In _Insensitive Semantics_, Herman Cappelen and Ernie Lepore (C&L) defend Semantic Minimalism and Speech Act Pluralism. Semantic Minimalism concerns the effect of utterance context on _semantic_ content. It holds, in contrast to the views of a wide variety of linguists and philosophers of language, that this effect is limited to fixing the semantic value of the small number of expressions they argue are genuinely context- sensitive: uncontroversial indexicals, demonstratives, tense markers, and perhaps a few others. What’s more, according to C&L, (...) once this context-sensitivity has been accounted for, a (disambiguated) sentence expresses a truth-evaluable proposition. Speech Act Pluralism concerns _speech act_ content: what a speaker says (asserts, claims, etc.) by a particular utterance of a sentence. Among its central claims are: first, that speech act content typically includes an indefinite range of propositions, as evidenced by the indefinite range of accurate indirect speech reports concerning a particular utterance (call this Basic Pluralism); and, second, that speakers do not have privilegedaccess to what they say, nor must they believe what they sincerely say (call this the Controversial Aspect).1. (shrink)
According to one of the most influential views in the philosophy of self-knowledge each person enjoys some special cognitive access to his or her own current mental states and episodes. This view faces two fundamental tasks. First, it must elucidate the general conceptual structure of apparent asymmetries between beliefs about one’s own mind and beliefs about other minds. Second, it must demarcate the mental territory for which first-person-special-access claims can plausibly be maintained. Traditional candidates include sensations, experiences (of (...) various kinds), thoughts, beliefs, desires, and also affective states such as emotions. I reconstruct five prominent privilegedaccess claims that have traditionally been maintained for emotions and discuss logical relations among them. I then argue that none of these claims stands up to scrutiny. The truth is that we often suffer from affective ignorance, and that third-person ascriptions of emotional states should often be credited with more rather than less authority than corresponding self-ascriptions. I conclude by considering, and rejecting, five potential objections to my argument. (shrink)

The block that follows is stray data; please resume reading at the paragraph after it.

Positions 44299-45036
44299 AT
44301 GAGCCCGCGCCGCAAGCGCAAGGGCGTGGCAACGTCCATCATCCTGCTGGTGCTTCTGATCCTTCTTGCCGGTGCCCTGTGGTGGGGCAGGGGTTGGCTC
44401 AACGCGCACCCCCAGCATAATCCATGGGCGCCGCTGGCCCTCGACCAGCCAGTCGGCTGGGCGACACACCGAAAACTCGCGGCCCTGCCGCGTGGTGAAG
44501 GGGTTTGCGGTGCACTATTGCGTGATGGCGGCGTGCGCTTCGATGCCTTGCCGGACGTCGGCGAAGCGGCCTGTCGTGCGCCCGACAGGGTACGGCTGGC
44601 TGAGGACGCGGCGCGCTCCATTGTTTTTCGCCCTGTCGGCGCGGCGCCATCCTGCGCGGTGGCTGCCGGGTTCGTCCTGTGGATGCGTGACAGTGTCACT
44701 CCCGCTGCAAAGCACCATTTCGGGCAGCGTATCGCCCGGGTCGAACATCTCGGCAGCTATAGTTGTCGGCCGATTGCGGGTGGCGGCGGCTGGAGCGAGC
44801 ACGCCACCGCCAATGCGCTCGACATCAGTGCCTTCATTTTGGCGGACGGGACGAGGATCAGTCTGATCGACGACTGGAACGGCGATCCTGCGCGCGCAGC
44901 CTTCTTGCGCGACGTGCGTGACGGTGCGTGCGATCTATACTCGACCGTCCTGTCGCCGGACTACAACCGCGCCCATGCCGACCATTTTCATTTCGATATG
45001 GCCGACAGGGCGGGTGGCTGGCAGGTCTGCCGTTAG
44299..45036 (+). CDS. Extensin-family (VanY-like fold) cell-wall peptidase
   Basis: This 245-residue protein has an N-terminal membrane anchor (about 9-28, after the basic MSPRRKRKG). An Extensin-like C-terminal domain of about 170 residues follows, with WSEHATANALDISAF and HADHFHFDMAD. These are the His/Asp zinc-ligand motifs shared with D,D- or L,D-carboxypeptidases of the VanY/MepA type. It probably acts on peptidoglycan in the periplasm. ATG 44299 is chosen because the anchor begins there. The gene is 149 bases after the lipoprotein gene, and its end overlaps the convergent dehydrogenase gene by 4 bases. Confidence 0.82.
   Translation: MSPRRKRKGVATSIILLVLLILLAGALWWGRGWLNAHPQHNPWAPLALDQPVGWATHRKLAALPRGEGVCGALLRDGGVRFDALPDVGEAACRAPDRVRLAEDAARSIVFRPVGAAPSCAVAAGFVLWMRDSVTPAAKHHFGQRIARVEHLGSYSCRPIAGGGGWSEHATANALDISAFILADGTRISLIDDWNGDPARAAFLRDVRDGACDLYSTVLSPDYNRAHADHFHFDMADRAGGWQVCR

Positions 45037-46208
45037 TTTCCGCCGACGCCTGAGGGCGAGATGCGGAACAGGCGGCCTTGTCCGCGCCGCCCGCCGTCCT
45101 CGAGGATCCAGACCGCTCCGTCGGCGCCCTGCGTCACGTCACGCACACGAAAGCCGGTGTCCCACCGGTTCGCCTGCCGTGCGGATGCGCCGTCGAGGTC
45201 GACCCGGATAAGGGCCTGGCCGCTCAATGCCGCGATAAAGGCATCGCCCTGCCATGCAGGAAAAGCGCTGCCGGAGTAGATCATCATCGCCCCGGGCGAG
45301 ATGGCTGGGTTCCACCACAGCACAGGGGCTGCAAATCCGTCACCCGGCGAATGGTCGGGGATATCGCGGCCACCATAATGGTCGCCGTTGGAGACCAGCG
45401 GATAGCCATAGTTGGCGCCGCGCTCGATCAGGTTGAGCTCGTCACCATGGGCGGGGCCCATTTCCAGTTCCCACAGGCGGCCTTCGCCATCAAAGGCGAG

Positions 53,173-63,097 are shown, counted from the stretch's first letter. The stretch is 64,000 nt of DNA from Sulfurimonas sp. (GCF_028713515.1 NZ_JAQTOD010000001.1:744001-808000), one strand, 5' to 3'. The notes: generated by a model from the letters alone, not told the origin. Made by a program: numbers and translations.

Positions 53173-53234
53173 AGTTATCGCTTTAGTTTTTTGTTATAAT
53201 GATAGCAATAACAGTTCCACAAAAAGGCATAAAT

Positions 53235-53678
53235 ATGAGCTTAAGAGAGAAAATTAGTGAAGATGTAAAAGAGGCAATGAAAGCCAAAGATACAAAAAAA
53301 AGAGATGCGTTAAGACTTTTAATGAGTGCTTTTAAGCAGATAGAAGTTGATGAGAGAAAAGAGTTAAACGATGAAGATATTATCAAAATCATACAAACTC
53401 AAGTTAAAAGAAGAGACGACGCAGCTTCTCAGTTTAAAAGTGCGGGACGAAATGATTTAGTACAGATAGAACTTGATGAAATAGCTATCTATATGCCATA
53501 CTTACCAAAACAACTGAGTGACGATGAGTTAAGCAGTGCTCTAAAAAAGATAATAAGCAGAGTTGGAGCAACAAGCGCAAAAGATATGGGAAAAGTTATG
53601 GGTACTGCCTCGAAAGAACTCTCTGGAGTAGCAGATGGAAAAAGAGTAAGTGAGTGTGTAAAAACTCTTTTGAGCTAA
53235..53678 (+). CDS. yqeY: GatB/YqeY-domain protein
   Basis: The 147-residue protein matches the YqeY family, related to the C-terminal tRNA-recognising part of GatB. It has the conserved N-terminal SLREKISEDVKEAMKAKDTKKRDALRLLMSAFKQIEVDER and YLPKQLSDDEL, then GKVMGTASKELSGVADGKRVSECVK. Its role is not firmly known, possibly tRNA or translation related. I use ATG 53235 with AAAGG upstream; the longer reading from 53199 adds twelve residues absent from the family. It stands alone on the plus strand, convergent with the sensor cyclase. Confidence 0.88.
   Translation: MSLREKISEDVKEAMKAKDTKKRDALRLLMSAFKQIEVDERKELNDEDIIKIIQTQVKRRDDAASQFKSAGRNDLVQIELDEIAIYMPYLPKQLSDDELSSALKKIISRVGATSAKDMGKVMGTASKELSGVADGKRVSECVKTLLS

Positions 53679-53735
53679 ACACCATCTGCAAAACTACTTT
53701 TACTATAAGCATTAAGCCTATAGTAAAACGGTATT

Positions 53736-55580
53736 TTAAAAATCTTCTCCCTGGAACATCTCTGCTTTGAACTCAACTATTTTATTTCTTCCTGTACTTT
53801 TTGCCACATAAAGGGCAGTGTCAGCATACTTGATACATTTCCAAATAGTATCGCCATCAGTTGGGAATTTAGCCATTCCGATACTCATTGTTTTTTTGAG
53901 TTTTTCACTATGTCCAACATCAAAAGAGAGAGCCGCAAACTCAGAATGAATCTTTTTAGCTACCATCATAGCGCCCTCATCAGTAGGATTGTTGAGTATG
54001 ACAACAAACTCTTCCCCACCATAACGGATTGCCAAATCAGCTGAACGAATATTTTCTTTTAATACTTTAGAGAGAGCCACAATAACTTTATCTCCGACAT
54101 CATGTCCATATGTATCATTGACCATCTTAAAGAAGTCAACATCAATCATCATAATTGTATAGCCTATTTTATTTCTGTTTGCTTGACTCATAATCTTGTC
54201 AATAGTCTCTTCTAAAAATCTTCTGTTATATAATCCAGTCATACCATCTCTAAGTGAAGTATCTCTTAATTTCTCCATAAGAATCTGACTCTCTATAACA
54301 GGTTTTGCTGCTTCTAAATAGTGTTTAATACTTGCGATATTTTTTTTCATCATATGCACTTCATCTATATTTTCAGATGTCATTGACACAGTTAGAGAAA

I argue that Reid adopts a form of Meinongianism about fictional objects because of, not in spite of, his common sense philosophy. According to 'the way of ideas', thoughts take representational states as their immediate intentional objects. In contrast, Reid endorses a direct theory of conception and a heady thesis of first-person privilegedaccess to the contents of our thoughts. He claims that thoughts about centaurs are thoughts of non-existent objects, not thoughts about mental intermediaries, adverbial states or (...) general concepts. In part this is because of the common sense semantics he adopts for fictional-object terms. I show that it is reasonable for Reid to endorse Meinongianism, given his epistemological priorities, for he took the way of ideas to imply that his view about first-person privilegedaccess to our mental contents was false. (shrink)
Michael Devitt is a distinguished philosopher of language. In this new book he takes up one of the most important difficulties that must be faced by philosophical semantics: namely, the threat posed by holism. Three important questions lie at the core of this book: what are the main objectives of semantics; why are they worthwhile; how should we accomplish them? Devitt answers these 'methodological' questions naturalistically and explores what semantic programme arises from the answers. The approach is anti-Cartesian, rejecting the (...) idea that linguistic or conceptual competence yields any privilegedaccess to meanings. This new methodology is used first against holism. Devitt argues for a truth-referential localism, and in the process rejects direct-reference, two-factor, and verificationist theories. The book concludes by arguing against revisionism, eliminativism, and the idea that we should ascribe narrow meanings to explain behaviour. (shrink)
The McKinsey Problem concerns a puzzling implication of the doctrines of Content Externalism and PrivilegedAccess. I provide a categorization of possible solutions to the problem. Then I discuss Crispin Wright’s work on the problem. I argue that Wright has misconceived the status of his own proferred solution to the problem.